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To be fair though...

The thing is, before the web 2.0 mob invaded, JavaScript was mainly a sideline - something for doing image-changes on mouseover or other secondary fluff. With the rise of AJaX and JSON though JavaScript has had an ever increasing role in determining the actual layout and functionality of the page (try using Facebook with JavaScript disabled for instance) - and that's when JS performance starts to matter.

Google just reacted to this trend before anyone else by focusing on the JS engine in Chrome to make it fast. It was more of a "sign of the times" than just a simple exercise in willy waving.

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Speed and standards.

The Android 2.2 browser is superior to both it's previous incarnations and the iPhone's browser not only from a Javascript perspective but also standards support.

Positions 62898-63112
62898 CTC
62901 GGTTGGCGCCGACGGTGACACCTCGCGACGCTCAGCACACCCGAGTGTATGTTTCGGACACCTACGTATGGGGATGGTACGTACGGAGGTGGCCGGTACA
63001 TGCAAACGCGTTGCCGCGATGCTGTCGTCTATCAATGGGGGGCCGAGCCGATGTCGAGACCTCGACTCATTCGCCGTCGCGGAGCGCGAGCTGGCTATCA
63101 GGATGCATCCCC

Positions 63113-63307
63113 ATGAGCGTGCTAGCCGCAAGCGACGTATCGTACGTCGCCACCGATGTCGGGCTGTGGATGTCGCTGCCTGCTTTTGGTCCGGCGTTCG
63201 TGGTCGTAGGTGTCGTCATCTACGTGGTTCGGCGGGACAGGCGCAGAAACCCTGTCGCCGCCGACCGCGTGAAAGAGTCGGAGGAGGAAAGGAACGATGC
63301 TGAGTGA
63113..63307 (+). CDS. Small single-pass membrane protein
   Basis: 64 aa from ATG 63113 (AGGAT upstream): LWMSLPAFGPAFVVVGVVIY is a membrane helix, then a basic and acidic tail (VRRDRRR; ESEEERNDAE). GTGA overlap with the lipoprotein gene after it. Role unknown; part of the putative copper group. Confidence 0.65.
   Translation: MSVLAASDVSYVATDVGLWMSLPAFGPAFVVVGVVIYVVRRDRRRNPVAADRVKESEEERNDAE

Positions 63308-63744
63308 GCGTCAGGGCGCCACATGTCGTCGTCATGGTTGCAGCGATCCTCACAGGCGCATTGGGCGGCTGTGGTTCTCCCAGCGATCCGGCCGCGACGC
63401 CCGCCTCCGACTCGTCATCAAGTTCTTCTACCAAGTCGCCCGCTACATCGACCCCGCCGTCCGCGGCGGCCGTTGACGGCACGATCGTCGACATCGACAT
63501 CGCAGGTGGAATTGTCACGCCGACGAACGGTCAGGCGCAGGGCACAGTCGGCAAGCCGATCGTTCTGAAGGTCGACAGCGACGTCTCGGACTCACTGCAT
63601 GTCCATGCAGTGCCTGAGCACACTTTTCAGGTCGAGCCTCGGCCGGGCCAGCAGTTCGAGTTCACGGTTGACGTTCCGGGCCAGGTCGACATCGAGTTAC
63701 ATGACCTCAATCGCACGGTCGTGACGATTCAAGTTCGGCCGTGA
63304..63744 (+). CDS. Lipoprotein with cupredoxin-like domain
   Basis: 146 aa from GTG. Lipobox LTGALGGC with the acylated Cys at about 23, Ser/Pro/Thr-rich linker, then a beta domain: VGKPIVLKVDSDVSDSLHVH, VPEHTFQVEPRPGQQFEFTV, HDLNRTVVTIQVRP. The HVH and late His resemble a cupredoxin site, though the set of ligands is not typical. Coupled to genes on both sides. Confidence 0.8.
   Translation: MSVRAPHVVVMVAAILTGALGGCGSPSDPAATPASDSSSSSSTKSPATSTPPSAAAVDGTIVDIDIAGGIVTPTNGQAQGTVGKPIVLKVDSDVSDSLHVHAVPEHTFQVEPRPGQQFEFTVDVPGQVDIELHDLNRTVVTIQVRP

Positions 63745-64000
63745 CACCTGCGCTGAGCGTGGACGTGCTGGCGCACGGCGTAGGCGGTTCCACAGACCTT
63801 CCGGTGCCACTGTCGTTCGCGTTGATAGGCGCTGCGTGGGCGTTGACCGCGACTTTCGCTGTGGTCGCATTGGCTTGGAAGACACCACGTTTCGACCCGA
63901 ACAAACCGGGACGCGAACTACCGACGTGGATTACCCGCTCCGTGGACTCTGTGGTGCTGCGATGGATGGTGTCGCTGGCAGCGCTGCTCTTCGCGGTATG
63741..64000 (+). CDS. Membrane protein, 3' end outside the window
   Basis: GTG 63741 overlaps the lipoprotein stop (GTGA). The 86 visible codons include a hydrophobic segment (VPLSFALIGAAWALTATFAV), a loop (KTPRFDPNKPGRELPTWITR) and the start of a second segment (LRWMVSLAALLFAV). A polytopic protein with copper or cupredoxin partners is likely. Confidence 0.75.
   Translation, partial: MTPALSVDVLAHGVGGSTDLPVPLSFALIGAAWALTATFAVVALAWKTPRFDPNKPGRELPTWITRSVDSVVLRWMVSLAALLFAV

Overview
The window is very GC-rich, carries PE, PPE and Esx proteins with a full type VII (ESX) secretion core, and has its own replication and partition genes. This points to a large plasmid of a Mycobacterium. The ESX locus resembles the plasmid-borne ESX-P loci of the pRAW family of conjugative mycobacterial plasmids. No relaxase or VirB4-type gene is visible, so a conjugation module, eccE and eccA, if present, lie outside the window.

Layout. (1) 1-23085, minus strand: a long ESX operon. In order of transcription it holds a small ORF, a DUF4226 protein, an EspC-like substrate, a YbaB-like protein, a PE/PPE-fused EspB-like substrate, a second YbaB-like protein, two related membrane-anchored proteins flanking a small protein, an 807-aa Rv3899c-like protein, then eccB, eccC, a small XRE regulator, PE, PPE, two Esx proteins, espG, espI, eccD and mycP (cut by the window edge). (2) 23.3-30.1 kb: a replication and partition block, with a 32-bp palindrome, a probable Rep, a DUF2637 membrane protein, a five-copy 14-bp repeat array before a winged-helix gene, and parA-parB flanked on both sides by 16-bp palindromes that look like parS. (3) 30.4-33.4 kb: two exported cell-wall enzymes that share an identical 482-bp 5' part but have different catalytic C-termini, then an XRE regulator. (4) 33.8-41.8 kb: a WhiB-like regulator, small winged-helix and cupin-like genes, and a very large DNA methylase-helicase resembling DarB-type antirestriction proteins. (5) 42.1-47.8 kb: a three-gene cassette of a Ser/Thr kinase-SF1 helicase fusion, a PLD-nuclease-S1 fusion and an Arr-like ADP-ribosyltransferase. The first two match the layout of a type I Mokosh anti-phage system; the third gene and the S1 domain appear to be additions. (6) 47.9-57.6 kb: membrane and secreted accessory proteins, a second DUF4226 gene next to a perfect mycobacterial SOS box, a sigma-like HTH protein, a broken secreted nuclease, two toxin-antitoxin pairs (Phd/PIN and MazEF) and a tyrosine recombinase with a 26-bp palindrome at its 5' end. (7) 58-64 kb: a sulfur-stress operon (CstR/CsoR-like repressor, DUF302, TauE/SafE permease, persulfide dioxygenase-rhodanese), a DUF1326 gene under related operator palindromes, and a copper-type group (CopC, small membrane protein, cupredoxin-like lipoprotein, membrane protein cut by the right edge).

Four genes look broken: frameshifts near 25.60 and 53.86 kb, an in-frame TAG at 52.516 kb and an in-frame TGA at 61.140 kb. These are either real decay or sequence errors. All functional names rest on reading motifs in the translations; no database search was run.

E.g. position:fixed; does not work on the iPhone or any android browser pre Froyo

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Thumb Down

Not impressed

I downloaded Android Firefox about a month ago and it was not what I'd call a "robust solution", the default Android browser is far superior IMHO. I might be tempted again when they do a full release candidate but until then it's unlikely.

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Thumb Up

Opera

"We're all easily seduced by speeds and feeds, and sometime forget to evaluate the entire software experience."

Which is why people should use Opera (on both their desktop and their mobile), as you don't have to make that compromise. It's got blistering speed AND an excellent software experience.

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I disagree

I've tried previous and current versions of Opera and they all make a pigs ear of at least one website that I visit regularly and none of them so far have played well with my companies' proxy server (usually they just keep asking me to authenticate over and over again).